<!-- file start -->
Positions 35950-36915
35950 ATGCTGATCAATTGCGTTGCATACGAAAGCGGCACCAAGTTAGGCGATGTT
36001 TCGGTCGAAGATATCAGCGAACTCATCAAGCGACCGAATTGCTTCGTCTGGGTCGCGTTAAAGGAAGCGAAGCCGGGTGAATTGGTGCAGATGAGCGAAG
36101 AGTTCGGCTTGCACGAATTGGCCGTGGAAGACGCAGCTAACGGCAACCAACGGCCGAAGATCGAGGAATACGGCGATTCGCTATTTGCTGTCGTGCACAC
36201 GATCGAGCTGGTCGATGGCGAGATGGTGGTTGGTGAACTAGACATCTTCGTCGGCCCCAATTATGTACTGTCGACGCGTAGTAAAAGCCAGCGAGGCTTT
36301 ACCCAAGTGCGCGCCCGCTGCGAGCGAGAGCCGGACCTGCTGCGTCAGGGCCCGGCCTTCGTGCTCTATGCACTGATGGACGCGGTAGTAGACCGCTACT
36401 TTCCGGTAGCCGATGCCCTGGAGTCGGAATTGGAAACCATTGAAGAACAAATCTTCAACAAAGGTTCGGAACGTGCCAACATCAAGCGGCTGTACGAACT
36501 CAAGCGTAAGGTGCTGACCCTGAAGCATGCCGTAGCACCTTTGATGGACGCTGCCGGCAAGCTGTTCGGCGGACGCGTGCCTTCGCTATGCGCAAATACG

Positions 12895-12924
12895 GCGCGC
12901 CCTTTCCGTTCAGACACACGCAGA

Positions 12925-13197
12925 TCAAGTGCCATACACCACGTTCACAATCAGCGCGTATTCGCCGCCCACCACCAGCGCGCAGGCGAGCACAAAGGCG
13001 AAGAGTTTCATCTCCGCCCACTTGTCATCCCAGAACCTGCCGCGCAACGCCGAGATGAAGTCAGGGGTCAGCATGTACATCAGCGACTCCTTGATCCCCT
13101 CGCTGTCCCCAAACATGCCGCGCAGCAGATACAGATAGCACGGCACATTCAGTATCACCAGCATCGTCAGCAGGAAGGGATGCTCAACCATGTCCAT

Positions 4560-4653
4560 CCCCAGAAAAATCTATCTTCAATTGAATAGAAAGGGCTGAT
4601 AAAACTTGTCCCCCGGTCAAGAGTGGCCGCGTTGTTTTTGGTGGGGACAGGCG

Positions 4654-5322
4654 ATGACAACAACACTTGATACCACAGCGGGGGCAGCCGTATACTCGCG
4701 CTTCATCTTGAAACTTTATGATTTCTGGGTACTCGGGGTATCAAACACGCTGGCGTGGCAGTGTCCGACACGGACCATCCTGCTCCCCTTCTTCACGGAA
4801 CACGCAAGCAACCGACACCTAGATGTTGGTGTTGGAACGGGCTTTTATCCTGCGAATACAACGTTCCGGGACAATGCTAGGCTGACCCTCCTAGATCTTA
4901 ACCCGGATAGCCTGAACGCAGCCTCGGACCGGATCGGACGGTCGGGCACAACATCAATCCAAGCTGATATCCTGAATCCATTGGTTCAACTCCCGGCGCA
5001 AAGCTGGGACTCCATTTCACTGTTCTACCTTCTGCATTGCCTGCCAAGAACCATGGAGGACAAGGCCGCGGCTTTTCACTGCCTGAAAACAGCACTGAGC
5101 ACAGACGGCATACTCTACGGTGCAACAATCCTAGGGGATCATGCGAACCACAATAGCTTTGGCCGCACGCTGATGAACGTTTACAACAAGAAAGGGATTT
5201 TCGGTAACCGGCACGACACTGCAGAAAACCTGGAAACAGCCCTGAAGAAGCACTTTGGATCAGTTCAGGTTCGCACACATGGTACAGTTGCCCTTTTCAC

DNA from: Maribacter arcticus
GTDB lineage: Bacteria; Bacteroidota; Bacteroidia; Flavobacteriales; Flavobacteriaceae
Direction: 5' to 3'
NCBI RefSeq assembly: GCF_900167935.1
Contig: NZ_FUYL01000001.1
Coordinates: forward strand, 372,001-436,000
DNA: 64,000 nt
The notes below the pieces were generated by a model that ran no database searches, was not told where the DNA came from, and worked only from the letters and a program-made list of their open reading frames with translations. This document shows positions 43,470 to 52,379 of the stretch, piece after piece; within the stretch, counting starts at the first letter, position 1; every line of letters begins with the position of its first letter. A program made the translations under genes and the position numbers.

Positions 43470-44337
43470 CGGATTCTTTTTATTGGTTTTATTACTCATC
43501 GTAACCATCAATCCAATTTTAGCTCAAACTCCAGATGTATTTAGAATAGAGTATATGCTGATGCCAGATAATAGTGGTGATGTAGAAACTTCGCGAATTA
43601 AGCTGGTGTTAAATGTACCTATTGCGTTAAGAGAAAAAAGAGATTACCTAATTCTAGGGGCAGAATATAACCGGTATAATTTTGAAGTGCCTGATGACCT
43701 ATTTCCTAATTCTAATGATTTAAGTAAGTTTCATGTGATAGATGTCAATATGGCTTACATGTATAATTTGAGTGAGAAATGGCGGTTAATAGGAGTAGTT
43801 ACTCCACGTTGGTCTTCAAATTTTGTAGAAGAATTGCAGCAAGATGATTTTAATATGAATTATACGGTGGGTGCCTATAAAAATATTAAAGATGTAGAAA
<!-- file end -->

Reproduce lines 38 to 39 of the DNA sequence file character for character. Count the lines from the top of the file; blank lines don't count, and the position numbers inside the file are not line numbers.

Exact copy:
43601 AGCTGGTGTTAAATGTACCTATTGCGTTAAGAGAAAAAAGAGATTACCTAATTCTAGGGGCAGAATATAACCGGTATAATTTTGAAGTGCCTGATGACCT
43701 ATTTCCTAATTCTAATGATTTAAGTAAGTTTCATGTGATAGATGTCAATATGGCTTACATGTATAATTTGAGTGAGAAATGGCGGTTAATAGGAGTAGTT